Top court would next week hear Nestle India's plea seeking its nod to destroy 550 tonnes of Maggi.
The Supreme Court would next week hear Nestle India's plea seeking its nod to destroy about 550 tonnes of recalled stock of Maggi noodles which have passed shelf life.
A bench of Justices Dipak Misra and C Nagappan today posted the matter for hearing on September 30, after Food Safety and Standards Authority of India (FSSAI) sought a week's time to reply to the Nestle India plea.
Nestle has said the storage of such huge quantity of the noodles at 39 locations across the country may lead to health hazard.
Senior advocate Harish Salve, appearing for the noodle maker, said earlier too they had destroyed 38,000 tonnes of the noodles in the incinerators of the notified cement plants.
"We have followed the due process agreed between FSSAI and the company," he said.
But the counsel for the food regulator said "destruction of stocks as destruction of evidence" was also the subject matter of two SLPs pending in the top court. The counsel sought a week to seek instruction and file a reply to Nestle India's plea.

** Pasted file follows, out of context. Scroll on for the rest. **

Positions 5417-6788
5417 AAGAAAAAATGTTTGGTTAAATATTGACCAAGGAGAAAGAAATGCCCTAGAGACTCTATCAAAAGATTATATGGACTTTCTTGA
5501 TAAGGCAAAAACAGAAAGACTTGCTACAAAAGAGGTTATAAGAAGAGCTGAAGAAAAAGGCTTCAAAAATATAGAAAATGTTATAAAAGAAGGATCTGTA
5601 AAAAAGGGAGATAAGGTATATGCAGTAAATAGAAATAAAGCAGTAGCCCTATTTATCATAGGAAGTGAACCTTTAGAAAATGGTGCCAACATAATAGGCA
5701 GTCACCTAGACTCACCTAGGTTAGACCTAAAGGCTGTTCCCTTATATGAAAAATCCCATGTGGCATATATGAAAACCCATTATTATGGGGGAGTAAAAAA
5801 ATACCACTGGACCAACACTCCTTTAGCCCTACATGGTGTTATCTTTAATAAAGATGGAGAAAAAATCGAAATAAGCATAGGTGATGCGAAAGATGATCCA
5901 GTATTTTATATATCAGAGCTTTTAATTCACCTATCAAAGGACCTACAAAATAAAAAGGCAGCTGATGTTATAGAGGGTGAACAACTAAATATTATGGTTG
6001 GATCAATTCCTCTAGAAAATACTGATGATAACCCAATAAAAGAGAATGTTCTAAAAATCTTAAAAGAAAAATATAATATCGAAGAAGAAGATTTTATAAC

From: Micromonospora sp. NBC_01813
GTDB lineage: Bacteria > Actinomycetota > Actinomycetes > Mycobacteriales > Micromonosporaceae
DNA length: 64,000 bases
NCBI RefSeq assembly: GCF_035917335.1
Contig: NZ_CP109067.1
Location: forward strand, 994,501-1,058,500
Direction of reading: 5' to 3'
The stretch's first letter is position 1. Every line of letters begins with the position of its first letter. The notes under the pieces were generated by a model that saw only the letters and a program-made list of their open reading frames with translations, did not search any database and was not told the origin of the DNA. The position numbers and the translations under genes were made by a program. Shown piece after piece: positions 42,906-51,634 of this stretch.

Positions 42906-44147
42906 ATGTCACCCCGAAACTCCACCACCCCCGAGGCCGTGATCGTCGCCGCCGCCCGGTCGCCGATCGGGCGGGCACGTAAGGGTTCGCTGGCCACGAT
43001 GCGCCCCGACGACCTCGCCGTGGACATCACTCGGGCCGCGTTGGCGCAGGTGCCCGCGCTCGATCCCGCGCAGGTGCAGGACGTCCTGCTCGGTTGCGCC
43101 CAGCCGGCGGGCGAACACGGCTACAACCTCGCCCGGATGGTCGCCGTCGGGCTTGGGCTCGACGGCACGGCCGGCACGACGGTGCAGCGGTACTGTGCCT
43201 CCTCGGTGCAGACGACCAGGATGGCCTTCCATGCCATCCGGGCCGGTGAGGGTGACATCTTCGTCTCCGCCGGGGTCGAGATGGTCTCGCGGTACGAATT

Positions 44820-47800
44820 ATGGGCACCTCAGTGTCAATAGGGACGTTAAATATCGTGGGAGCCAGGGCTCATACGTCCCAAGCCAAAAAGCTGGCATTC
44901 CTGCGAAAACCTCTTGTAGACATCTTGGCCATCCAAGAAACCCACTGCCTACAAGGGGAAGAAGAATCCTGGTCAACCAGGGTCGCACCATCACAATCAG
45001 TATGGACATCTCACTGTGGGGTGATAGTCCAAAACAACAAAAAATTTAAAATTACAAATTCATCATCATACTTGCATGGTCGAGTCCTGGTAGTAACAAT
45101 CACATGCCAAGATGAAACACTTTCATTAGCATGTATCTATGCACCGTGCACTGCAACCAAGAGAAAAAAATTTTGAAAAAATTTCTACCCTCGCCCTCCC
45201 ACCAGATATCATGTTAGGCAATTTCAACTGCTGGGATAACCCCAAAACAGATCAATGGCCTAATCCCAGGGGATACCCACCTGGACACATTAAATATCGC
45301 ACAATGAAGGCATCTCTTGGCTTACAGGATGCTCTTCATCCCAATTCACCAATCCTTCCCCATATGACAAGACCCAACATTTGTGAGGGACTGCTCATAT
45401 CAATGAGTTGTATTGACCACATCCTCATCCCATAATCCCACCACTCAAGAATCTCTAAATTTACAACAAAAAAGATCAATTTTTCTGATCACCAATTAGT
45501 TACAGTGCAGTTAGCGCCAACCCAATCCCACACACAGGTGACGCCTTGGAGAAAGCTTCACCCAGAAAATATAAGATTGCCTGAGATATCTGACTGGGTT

Mr Salve said the stock had crossed its shelf life and needed to be destroyed by following a due process which has been agreed between both the parties.
"This entire stock of approximately 550 tonnes is well past its 'best before date' and its storage is giving rise to conditions that may lead to health hazard at the said locations," the plea of Nestle India said.
It said over 38,000 tonnes of Maggi Noodles have been destroyed till September 1, 2015 at incinerators of the notified cement plants, keeping in view the environmental requirements and by following a procedure agreed between it and food regulator FSSAI.
On April 5, a Mysore-based government laboratory had given its test report on Maggi noodles in a sealed cover to the top court.
On January 13, the top court had asked the Mysore lab to clarify whether the test reports relating to lead and glutamic acid in Maggi noodles were within permissible parameters under the law.
The top court had passed the order after perusing two communications received from this lab which had carried out the test on monosodium glutamate content in the samples.